All crimes come with consequences, but some have more severe penalties than others. What is the difference between a misdemeanor and a felony in Texas and what consequences can an individual face after a conviction?
Misdemeanors are less serious than felonies, however many still consider this type of offense to be fairly serious. Having a misdemeanor on your record can affect many parts of one’s life. For example, those convicted of a Class A or B misdemeanor are ineligible to carry a handgun. One may also have difficulty finding a job or a place to live.
Misdemeanors are classified in classes of A, B and C. The least serious misdemeanor offense, a Class C Misdemeanor, carries a penalty of up to $500 in fines. For a Class A Misdemeanor, the most serious misdemeanor, one may face up to one year in jail and a fine of up to $4,000.
Depending on the crime, an individual could face many different charges. The least serious felony an individual can be charged with is a state jail felony, which holds a penalty of a fine of up to $10,000 and a jail sentence for 180 days to two years. The most serious felony charge one can face is a capital felony, which holds the penalty of death or life in prison without parole.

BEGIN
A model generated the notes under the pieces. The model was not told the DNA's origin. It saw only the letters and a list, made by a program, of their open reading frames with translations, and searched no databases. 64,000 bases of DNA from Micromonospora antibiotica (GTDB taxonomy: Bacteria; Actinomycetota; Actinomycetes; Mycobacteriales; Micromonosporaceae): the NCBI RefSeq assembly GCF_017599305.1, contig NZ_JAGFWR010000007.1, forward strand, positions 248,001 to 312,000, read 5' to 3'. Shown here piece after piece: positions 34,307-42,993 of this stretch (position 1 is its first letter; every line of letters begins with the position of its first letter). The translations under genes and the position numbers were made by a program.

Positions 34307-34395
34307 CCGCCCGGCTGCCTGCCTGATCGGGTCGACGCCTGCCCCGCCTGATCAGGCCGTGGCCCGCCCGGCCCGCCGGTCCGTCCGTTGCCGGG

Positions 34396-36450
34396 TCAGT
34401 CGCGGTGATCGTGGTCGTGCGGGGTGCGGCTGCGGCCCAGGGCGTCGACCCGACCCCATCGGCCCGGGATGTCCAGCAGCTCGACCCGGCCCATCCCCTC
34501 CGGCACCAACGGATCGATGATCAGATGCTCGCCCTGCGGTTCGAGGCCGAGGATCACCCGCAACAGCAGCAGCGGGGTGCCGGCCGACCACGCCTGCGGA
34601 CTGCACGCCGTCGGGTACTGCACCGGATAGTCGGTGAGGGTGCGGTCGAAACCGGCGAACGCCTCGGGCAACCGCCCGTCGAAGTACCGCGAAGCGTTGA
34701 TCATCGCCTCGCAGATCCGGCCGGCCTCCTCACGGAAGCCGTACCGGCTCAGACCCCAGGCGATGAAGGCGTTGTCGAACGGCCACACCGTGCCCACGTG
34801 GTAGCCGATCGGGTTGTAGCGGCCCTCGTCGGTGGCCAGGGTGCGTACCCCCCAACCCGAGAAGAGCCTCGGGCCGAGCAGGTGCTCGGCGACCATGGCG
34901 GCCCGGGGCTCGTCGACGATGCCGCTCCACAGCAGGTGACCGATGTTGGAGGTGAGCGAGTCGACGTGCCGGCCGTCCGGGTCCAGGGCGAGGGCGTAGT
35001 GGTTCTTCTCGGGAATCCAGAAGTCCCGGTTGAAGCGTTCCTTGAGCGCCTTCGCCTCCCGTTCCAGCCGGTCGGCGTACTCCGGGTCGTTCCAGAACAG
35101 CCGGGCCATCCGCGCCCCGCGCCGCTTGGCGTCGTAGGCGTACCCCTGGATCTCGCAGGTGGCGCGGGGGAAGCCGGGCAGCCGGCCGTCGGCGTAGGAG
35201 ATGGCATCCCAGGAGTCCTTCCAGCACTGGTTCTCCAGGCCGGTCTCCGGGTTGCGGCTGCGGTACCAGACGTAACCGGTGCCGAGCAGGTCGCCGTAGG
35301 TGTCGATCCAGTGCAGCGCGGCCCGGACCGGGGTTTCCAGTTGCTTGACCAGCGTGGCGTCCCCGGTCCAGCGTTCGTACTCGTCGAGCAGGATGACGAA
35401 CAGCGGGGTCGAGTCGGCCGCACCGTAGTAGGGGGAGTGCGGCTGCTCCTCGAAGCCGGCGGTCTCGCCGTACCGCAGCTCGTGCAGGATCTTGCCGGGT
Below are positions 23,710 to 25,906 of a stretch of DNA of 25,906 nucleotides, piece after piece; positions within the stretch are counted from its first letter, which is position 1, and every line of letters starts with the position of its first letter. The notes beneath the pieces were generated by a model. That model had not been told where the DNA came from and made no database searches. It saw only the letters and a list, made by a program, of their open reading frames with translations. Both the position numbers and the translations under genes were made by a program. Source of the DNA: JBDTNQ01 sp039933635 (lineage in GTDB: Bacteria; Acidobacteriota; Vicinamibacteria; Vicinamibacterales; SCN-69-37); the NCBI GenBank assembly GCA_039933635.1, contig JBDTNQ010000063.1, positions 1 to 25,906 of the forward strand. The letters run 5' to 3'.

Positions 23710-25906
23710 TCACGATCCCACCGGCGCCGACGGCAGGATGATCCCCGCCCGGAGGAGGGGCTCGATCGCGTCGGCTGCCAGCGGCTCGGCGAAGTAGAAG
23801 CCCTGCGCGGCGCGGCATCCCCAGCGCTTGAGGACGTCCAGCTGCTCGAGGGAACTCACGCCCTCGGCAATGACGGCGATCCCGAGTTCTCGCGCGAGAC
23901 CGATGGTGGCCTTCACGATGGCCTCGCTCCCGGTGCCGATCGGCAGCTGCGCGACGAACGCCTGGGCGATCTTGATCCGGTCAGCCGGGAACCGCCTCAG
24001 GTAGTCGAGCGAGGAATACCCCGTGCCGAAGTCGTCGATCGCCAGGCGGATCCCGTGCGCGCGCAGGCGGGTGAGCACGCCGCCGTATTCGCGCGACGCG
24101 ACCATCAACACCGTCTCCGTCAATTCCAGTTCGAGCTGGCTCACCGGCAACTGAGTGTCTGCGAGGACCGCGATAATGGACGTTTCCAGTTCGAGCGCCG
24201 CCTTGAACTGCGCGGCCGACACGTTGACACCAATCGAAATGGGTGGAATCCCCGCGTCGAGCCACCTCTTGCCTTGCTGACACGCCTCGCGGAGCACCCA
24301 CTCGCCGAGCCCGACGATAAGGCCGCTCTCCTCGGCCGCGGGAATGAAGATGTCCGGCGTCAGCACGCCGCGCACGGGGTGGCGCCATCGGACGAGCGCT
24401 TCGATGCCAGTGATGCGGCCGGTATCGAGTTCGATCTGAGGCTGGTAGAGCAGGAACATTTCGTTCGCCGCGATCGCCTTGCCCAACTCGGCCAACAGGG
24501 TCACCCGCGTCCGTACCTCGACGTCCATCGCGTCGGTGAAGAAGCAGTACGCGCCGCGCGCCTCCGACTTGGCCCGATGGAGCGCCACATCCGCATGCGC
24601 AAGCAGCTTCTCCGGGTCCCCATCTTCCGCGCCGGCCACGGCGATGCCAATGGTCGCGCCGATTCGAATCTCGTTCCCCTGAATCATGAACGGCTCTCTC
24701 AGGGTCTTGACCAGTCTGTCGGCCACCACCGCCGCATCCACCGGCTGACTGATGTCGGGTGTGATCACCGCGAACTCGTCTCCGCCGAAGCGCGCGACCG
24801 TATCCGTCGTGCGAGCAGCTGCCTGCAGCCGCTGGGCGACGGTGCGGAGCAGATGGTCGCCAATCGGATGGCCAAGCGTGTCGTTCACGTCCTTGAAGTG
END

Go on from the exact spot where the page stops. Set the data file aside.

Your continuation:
Prison time and hefty fines are not the only consequences that a convicted felon will need to deal with, however. Many convicted felons find that it can be difficult to re-enter society. Finding employment and housing is tricky, as many employers as well as landlords run background checks to look for criminal activity.
If you or someone you know is facing a misdemeanor or felony charge, it can be beneficial to know the difference between the two offenses, as well as the consequences for each.